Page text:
Vancouver Airport Authority manages and operates the Vancouver International Airport (YVR). The airport is operated under the provision of a long term lease with the Government of Canada. All excess of revenue over expenditures is re-invested in the business of the airport. YVR is Canada's second busiest airport, with an estimated 16.4 million passengers, 223,100 tons of cargo and 278,500 aircraft movements in 2005. The airport is located 12 kilometers south of the Vancouver central business district, on Sea Island in the City of Richmond.

The Authority has eight core business objectives. The first one is "Keeping Safety, Security and Environmental Excellence as Its # 1 Priority". The Authority has been recognized many times for its achievements in creating a healthy and safe workplace, namely:

  • 1999 and 2001 by The Canadian Society for Safety Engineering for having the best safety program for organizations 50 to 500 staff

  • In 2003, the Canadian Labour and Business Centre recognized the Authority as one of the top ten healthy workplaces in Canada

  • In 2004 the BC Society of Psychologists awarded the Authority the Psychological Healthy Workplace Award for having one of the healthiest workplace in British Columbia.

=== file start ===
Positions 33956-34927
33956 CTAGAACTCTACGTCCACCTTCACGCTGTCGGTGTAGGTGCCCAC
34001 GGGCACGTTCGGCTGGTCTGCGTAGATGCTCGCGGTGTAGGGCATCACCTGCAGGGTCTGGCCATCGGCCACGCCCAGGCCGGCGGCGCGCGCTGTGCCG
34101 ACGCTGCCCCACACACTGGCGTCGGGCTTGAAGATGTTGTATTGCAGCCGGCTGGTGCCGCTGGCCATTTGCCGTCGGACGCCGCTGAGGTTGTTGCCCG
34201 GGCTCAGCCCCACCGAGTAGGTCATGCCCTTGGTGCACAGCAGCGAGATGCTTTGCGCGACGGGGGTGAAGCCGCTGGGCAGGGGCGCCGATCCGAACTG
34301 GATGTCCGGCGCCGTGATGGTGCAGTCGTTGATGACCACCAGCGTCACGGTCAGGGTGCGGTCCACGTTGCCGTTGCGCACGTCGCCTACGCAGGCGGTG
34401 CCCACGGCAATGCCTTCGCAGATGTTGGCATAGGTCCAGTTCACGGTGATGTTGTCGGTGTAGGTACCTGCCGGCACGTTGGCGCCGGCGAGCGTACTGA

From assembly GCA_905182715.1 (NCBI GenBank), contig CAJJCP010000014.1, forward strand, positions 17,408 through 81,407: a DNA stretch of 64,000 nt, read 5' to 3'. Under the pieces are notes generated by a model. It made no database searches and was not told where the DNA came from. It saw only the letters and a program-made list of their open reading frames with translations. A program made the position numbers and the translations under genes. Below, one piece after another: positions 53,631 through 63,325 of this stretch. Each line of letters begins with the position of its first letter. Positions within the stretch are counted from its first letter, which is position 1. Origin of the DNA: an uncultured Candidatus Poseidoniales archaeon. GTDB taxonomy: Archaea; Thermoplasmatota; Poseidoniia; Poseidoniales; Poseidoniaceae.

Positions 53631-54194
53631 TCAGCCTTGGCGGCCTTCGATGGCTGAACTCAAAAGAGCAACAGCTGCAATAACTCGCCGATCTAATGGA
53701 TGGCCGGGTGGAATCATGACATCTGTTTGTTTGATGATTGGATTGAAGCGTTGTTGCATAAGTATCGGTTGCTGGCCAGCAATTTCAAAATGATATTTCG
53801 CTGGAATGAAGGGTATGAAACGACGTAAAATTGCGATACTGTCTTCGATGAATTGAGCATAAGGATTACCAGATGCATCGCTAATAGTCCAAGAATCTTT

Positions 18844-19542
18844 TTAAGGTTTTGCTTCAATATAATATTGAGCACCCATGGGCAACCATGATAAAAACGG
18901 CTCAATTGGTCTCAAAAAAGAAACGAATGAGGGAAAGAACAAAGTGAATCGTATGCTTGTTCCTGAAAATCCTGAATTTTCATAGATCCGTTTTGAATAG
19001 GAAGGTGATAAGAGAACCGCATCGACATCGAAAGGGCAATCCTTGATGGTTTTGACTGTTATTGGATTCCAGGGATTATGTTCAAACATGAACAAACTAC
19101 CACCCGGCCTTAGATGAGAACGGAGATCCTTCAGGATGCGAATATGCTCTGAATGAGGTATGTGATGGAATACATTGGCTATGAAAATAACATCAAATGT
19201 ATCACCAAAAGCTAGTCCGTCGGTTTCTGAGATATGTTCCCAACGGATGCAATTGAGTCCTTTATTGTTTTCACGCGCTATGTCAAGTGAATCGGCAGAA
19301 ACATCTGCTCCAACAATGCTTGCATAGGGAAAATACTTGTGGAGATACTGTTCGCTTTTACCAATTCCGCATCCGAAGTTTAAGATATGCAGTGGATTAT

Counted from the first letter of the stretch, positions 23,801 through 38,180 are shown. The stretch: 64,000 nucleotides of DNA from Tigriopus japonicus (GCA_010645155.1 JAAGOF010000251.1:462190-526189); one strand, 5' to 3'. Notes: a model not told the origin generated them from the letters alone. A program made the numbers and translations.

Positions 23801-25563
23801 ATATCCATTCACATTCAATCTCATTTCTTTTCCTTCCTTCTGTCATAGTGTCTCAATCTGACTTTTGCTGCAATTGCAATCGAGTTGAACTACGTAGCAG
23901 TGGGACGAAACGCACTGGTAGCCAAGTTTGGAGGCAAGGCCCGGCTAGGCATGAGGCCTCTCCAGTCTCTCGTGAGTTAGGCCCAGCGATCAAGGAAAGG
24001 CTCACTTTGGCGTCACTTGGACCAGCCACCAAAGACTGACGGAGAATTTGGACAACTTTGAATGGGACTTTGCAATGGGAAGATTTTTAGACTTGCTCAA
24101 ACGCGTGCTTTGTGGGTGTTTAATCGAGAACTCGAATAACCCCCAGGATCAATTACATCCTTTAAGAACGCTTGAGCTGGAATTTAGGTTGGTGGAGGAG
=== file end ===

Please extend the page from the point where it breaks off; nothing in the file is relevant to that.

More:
Good safety is not about programs and regulations but about people, and their relationship with the workplace. This paper provides an insight into the journey and thought process adopted by the Airport Authority, and explains the model they created which links research in the areas of human resources, behavioral and safety.


Twenty-five years of research into organizational effectiveness points to the conclusion that too many organizational and workplace factors directly contribute to poor safety and health, and lowered productivity. In general, these factors can be linked to the quality of leadership and management practices, work climate and culture, work processes, and promotion activities existing in the workplace. Fostering a healthy and safe organization requires comprehensive strategies. We know that in some combinations:

  • High demand

  • Low support

  • Poor involvement and

  • Low reward

Predict we will have:
  • Dissatisfaction

  • Ergonomic injuries

  • Drug abuse

  • Commitment

  • Decline in health and

  • Cardio-vascular disease

Leading to:
  • Low collaboration

  • Absenteeism

  • More accidents

  • Higher turnover

  • Poor engagement

  • Poorer productivity and

  • Customer dissatisfaction.

The solution to reducing accidents and injuries for the Authority did not lie within the last bullet cluster; but in the first bullet cluster. High accidents are symptoms of the management system not working. High demand, low support, poor involvement, low rewards are root causes that lead to employee dissatisfaction and eventually a number of risky behaviors.

This content is only available via PDF.
You can access this article if you purchase or spend a download.